A radical rethinking of the theory and the experience of mental images
Here, in English translation for the first time, is Gilbert Simondon’s fundamental reconception of the mental image and the theory of imagination and invention. Drawing on a vast range of mid-twentieth-century theoretical resources—from experimental psychology, cybernetics, and ethology to the phenomenological reflections of Sartre and Merleau-Ponty—Imagination and Invention provides a comprehensive account of the mental image and adds a vital new dimension to the theory of psychical individuation in Simondon’s earlier, highly influential work.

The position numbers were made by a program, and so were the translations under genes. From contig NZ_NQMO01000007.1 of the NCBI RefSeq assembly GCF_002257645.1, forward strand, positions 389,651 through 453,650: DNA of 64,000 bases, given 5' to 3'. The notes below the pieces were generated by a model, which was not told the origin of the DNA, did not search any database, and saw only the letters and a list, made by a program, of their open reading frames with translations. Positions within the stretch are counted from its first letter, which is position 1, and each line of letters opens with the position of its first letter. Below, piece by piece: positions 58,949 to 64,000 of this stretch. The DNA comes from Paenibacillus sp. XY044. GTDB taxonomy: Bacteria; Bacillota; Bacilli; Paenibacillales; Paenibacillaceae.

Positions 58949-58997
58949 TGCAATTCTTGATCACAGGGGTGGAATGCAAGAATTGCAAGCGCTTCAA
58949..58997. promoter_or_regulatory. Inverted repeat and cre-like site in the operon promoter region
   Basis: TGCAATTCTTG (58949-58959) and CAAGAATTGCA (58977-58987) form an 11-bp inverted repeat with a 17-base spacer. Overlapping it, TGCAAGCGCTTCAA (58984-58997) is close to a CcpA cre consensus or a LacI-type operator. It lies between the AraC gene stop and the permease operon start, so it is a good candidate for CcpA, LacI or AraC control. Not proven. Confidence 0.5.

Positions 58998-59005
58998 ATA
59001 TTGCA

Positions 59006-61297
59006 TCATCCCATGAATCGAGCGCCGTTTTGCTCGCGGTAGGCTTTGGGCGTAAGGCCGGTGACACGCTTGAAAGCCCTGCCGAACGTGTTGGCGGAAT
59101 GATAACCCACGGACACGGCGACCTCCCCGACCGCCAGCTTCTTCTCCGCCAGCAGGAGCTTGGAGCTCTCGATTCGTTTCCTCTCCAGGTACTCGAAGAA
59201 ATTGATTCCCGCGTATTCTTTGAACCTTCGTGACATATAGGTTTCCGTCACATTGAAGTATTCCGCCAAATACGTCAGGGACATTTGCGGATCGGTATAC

Simondon traces the development of the mental image through four phases: first a bundle of motor anticipations, the image becomes a cognitive system that mediates the organism’s relation to its milieu, then a symbolic and abstract integration of motor and affective experience to, finally, invention, a solution to a problem of life that requires the externalization of the mental image and the creation of a technical object. An image cannot be understood from the perspective of one phase alone, he argues, but only within the trajectory of its progressive metamorphosis.